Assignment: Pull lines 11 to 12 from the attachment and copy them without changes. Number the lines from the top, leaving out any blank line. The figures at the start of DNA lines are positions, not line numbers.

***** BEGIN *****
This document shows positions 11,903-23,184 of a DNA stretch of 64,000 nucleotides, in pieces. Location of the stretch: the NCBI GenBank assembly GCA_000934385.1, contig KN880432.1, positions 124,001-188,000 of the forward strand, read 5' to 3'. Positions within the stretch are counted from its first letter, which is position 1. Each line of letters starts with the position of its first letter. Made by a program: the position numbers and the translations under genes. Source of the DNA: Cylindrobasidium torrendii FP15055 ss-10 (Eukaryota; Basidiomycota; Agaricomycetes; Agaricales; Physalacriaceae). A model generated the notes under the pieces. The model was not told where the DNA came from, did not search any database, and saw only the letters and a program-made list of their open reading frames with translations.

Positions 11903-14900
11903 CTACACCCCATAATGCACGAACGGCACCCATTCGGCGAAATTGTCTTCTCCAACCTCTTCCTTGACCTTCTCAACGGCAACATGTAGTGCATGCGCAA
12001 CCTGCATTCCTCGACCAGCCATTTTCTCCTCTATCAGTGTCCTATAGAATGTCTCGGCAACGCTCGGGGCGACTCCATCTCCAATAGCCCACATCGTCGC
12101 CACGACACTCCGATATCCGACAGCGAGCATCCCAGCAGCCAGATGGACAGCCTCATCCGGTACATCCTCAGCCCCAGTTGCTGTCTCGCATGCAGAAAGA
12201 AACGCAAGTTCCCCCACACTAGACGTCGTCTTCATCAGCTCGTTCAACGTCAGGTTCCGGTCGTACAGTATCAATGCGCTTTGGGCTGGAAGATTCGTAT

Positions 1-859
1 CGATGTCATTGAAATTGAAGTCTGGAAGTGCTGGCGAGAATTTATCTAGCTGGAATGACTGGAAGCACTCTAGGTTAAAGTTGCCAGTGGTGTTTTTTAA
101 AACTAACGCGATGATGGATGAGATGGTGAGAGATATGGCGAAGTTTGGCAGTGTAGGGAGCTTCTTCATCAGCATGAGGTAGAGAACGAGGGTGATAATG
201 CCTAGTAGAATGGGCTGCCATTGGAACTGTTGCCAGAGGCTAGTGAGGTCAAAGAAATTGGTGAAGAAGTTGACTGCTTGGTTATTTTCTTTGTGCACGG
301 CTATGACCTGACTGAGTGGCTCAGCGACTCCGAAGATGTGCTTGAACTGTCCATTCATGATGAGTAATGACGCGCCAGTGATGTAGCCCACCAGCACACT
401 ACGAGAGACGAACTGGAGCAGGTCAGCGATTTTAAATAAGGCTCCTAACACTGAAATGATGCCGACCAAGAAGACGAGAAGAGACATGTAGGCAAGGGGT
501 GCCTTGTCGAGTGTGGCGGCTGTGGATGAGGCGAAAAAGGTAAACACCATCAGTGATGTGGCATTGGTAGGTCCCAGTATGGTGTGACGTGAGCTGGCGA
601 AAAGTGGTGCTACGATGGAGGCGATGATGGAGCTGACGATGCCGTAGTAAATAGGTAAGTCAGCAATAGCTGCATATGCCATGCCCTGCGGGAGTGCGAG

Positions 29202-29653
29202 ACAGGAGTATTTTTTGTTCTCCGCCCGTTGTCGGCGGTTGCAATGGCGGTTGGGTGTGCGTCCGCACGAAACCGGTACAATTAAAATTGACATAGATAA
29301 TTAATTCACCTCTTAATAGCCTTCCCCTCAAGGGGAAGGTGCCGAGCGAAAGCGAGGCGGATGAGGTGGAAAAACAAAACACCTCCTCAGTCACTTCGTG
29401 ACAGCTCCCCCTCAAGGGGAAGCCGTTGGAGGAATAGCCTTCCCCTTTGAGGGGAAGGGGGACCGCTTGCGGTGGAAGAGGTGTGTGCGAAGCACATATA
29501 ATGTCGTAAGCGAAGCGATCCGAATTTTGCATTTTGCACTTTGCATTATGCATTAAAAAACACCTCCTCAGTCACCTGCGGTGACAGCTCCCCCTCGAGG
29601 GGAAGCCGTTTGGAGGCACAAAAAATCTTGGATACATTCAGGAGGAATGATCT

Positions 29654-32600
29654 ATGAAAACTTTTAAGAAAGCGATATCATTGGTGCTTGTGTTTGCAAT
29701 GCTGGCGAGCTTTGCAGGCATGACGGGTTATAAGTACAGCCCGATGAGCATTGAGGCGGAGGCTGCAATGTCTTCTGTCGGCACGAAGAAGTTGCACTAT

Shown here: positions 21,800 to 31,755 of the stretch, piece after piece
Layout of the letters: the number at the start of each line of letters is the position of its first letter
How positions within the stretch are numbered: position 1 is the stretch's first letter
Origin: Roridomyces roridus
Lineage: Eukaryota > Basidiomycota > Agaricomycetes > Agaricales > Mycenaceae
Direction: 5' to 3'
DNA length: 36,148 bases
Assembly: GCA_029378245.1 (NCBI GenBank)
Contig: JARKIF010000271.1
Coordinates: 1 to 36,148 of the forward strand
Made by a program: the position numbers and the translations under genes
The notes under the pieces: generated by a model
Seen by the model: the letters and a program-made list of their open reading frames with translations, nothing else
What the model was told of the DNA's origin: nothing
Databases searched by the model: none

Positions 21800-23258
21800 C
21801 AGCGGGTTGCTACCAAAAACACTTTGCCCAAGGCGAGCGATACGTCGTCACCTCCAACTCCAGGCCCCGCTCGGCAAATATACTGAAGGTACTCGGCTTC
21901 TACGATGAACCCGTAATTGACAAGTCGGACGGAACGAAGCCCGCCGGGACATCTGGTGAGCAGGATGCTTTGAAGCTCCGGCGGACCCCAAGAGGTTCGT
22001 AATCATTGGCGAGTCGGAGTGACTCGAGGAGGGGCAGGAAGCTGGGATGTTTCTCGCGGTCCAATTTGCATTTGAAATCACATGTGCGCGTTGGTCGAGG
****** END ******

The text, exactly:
301 CTATGACCTGACTGAGTGGCTCAGCGACTCCGAAGATGTGCTTGAACTGTCCATTCATGATGAGTAATGACGCGCCAGTGATGTAGCCCACCAGCACACT
401 ACGAGAGACGAACTGGAGCAGGTCAGCGATTTTAAATAAGGCTCCTAACACTGAAATGATGCCGACCAAGAAGACGAGAAGAGACATGTAGGCAAGGGGT